FRANK J. OTERI: Now, the second area, the second big discovery, chance operations, indeterminacy.
MERCE CUNNINGHAM: Yes, uh, yes. I think there were many reasons for that with me. One of the things I think that impressed certainly John Cage and other people at that time, it was the early ’50s, there was a publication of the I Ching, the Chinese Book of Changes where you cast your fortune, but whatever you got was for that moment and for that space and the next second there could be a completely different one. In other words, it was that morning which you had cast for. So the next moment—it wasn’t like it led from one thing to the other, so we began to think about using chance because of the possibility of making continuity. The effort to do it in the beginning was just astonishing because using chance operations, say one had taken a series of separate movements and then used chance operations to make the order, what came up was something that was totally different from one’s physical memory. And first of all simply to learn one step and then remember what the next one was and learn that and then go back and see if you’re memory knows that, because the memory had been trained in another way. Sometimes in a linear way and this isn’t linear at all. The best story I have about that is at Black Mountain College the summer that we were there. It was the beginning of the company and John Cage was there and David Tudor was there too—he was rehearsing for a program of contemporary music that he would play later in the summer, but he was also the player for us and I didn’t want to ask him to come to rehearsal because of his own work, but I was getting so desperate for this dance that finally I asked him if he would come one day. I had not made the dance to the music but I had in a sense made it with the music because of the timing. It was a piano piece by Christian Wolff. And so David came and we started and he would start to play and I would start and in about 20 seconds, I sat down in despair and David stopped, the way he would, and I would get up and we would try it again. I couldn’t remember physically, the whole memory system was discombobulated! [laughs] So we kept on and each time we would get a little further and after about the fourth time, we sat down in despair and David Tudor came around the piano, looked at me and said, “Well, this is clearly impossible but we’re going right ahead and doing it anyway!” We just kept on going.
FRANK J. OTERI: Now you were saying for you the 19th-century forms are just not interesting and this whole notion of indeterminacy and chance in a way is about breaking out of this whole notion of linearity and climax because life doesn’t really work that way. Life is something here, something there, something there.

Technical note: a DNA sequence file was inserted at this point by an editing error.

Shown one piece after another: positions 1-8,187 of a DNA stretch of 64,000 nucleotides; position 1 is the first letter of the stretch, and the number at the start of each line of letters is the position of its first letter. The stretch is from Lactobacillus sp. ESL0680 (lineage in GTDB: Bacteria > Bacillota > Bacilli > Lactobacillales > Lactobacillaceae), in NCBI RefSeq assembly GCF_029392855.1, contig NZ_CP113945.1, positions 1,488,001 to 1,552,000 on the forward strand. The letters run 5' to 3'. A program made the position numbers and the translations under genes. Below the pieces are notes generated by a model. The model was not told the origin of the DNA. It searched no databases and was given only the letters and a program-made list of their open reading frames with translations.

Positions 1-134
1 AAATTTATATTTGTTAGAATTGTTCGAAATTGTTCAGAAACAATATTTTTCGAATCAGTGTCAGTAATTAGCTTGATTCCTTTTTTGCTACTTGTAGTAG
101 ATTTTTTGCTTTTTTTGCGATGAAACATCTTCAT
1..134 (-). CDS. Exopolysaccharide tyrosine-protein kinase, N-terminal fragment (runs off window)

MERCE CUNNINGHAM: I think more so than ever now because we’re not just living in a single place and operating only with those things in a sense in a linear fashion but we operate with a multiplicity of things and not just in a single space. When you can see on the television something that’s going on in China, something telling you about the stock market at the bottom, something along the top view telling me about the weather , describing the weather in Minnesota. There are three different things going on and nobody has any trouble with that. Now, if you do that in the theater they’re just harassed. But they see it on the television everyday! [laughs] Now they have four of these lines or something coming in with all of this!
FRANK J. OTERI: It’s very strange but I would definitely say, I would say that it’s influenced by work of you and Cage and Christian Wolff…
MERCE CUNNINGHAM: Well, that’s very possible but I mostly think that we were just a part of it.
FRANK J. OTERI: Although initially many of the transitions from movement to movement determined by chance operations might have been unnatural, are there any of these sequences of movements that have become transitions that you think of as natural?
MERCE CUNNINGHAM: Oh, absolutely. I was in Russia once for a week and we showed our videos in Moscow. There were some dancers there and there was a translator and one of the questions was from a man who was a ballet dancer from the Bolshoi, and he said in Russian, “The movement doesn’t look natural.” And the woman who translated, a wondrous lady, translated to me and I said back to her, “If you do something often enough, it becomes natural.” She said, “That’s great!” and then went back into Russian. [laughs] Because it’s true. We all thought that about the typewriter. What are you going to do with an automobile when you’re riding with a horse on it? And the computer is the most conventional instrument, but look at the complications of doing that and it itself has changed too. I think that many of the movements that were devised that we had trouble with in the beginning the dancers now handle in an amazing way. I’ve added complexities in arms, which when we began took a very long time, understandably so, for the dancer to understand that he or she was in what’s called first position in a relevé. One arm was like this and one arm was like this and the torso was turned and your head was turned this way. And all that had to be done, piecemeal, so that one thing linked to the other. Then you go to another movement where once again each thing had to be turned the other way. Now with some, they get it so fast, it’s amazing, sort of because I know the history. It wouldn’t seem that way to someone who was watching. But for me I can see the quickness with which their eyes pick up these ideas.